The hotel offered free WiFi so I was back in contact with the world. There had been nothing in the way of contact by mobile or anything else since I arrived in Russia. The tour crew all had mobiles hooked into the Russian system but even they had had very limited coverage and they knew exactly where to stop to get a connection. I’m glad I hadn’t bothered to take my phone.
The room at the one year-old Zarina Hotel was more than adequate for an overnight stop. All the linen including the towels etc. were large, white and fluffy. There was a kettle and a couple of tea bags, a flat screen TV, which I didn’t even turn on, and tons of that most important commodity, hot water.
Khabarovsk is a thermal-water city with large lagged pipes running along the roads delivering hot water to the residents and businesses. It appears, from what I saw, to be a very much more vibrant city than PK. It has a trolley bus that runs from somewhere to the airport. Bright street lights and business establishments had decorative lights all over the place. There was a feeling of life rather than of decay.
Next morning, my taxi arrived at 06h00 to take me back to the airport. The sky was still pitch black. Since I had to leave the hotel before the allotted breakfast hour, I was handed a box full of all sorts of goodies to have for my breakfast. I’d keep them for later.
At the airport security scanner, I was given the third degree . The babushka wanted to see into my backpack and into my suitcase. Nothing untoward was found, but the job had to be done, of course, in the name of security. The difficulty was being able to understand instructions in Russian when my total Russian vocabulary ran to a total of seven words!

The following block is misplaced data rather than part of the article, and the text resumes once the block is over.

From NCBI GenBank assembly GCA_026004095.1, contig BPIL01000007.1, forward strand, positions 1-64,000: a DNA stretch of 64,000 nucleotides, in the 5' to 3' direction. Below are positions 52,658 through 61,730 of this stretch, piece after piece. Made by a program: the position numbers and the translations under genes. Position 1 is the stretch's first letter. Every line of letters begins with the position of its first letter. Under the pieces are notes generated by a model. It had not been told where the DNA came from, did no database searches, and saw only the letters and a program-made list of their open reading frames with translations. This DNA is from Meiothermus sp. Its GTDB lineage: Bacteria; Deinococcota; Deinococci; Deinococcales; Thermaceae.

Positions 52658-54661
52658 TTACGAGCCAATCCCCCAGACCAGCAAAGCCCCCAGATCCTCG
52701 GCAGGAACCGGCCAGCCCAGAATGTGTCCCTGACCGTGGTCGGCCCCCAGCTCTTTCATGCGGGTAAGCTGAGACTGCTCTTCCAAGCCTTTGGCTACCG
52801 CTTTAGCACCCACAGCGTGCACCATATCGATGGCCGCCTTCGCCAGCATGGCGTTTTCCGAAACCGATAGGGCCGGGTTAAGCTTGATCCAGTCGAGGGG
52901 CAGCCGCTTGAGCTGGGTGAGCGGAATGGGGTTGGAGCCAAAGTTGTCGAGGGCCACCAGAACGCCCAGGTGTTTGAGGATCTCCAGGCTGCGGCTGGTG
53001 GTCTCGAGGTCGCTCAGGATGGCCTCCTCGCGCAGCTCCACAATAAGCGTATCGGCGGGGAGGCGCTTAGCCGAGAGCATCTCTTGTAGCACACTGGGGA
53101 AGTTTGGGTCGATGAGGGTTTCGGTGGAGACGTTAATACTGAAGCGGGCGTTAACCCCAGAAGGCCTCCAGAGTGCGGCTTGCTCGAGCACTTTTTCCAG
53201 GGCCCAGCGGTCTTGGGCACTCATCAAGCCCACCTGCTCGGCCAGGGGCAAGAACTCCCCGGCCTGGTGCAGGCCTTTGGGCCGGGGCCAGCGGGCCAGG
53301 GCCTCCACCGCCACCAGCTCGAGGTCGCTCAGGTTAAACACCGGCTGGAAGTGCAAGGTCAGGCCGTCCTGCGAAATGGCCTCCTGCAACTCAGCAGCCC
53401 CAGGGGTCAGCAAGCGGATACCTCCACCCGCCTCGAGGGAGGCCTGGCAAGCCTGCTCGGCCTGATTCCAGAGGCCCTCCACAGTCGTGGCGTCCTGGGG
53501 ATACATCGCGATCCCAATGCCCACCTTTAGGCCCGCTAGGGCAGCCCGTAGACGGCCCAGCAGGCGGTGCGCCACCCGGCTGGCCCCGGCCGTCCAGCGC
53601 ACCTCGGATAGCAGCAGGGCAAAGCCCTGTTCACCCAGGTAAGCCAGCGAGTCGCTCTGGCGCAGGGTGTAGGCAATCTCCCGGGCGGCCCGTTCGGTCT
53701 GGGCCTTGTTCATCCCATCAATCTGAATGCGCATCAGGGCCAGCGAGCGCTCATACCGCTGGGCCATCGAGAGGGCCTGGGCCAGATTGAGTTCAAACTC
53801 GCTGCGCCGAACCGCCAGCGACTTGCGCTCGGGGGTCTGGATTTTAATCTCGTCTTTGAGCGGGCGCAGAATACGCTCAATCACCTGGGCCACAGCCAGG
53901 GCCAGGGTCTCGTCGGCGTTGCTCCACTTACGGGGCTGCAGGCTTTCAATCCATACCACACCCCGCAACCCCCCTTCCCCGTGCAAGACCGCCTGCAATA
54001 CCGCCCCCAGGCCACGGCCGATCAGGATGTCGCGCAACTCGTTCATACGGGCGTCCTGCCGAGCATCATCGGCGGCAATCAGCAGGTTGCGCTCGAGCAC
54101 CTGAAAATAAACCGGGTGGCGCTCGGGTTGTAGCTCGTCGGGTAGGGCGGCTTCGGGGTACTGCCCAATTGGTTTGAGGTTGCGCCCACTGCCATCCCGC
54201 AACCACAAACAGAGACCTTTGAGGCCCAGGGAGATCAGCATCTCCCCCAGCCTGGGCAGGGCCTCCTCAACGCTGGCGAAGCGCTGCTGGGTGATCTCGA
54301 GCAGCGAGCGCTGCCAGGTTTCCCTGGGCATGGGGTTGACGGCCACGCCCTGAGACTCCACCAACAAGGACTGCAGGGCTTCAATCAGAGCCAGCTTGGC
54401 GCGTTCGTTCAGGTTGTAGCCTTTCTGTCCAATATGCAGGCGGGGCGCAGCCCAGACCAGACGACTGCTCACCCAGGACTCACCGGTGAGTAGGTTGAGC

It was just 07h00 and light was creeping into the sky as I waited for my flight to Vladivostok to be called. As we left, we flew over a small amount of flooding but were soon in cloud so I couldn’t see anything more of the world below.
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At Vladivostok, the plane was parked on the tarmac so a bus was necessary to transport us to the airport. On the way we passed these two interesting aircraft. They turned out to be Ilyushin 11-76TD hospital planes which belong to the Ministry for Emergency Situations. I guessed they were en route to Khabarovsk to help in the flood evacuations.
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These Ilyushin 11-76TD planes are certainly big beasts.
I had to sit for ages in the arrivals hall in Vladivostok waiting for my onward flight to open for check-in. This connection was not a good one. I had seven hours to wait. My next destination was to be Incheon in South Korea for another overnight stop. And I simply had to catch this plane to make sure I was out of Russia before my visa expired at mid-night that night.
With all those hours to kill I watched the Arrivals door as plane load after plane load of passengers came wandering through. People watching is one way to make the time pass at an airport! You could tell the first time visitors; they were somewhat bewildered and lost. Others were met by loved ones with hugs and kisses and bunches of flowers. One guy even had a bunch of sausage balloons made into the shape of flowers. All gifts were well received. There was some excitement though. One passenger received some extra attention when there was obviously something wrong with her documentation. Very heated exchanges were still taking place as she was escorted from view. I have the feeling she was put straight back onto the plane she got off!
During this interminable wait I decided to attack my breakfast box. This helped to pass some of the time and by now I was beginning to feel a bit hungry. So what was in that box? Lots; fruit juice, an apple, a bread roll plus a slice of black bread, yoghurt, a slice of sausage, jam, butter, a boiled egg and a sachet of instant coffee; all good, BUT no spoon for the yoghurt or knife for the butter and jam! So what to do?